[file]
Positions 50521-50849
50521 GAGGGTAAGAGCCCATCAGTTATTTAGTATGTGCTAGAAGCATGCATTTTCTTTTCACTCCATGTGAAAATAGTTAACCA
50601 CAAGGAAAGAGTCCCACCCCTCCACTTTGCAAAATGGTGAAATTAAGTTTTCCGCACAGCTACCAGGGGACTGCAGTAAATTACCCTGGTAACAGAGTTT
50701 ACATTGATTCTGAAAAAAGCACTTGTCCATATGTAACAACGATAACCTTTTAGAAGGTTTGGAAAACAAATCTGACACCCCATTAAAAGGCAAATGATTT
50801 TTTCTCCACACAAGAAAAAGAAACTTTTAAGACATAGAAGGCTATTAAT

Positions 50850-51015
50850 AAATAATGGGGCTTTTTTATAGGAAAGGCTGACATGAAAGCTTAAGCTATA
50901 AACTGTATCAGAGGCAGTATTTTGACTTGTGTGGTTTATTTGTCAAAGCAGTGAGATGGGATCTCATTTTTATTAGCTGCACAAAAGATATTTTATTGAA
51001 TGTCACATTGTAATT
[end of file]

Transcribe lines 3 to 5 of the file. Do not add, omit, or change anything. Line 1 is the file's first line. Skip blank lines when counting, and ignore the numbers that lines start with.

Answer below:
50601 CAAGGAAAGAGTCCCACCCCTCCACTTTGCAAAATGGTGAAATTAAGTTTTCCGCACAGCTACCAGGGGACTGCAGTAAATTACCCTGGTAACAGAGTTT
50701 ACATTGATTCTGAAAAAAGCACTTGTCCATATGTAACAACGATAACCTTTTAGAAGGTTTGGAAAACAAATCTGACACCCCATTAAAAGGCAAATGATTT
50801 TTTCTCCACACAAGAAAAAGAAACTTTTAAGACATAGAAGGCTATTAAT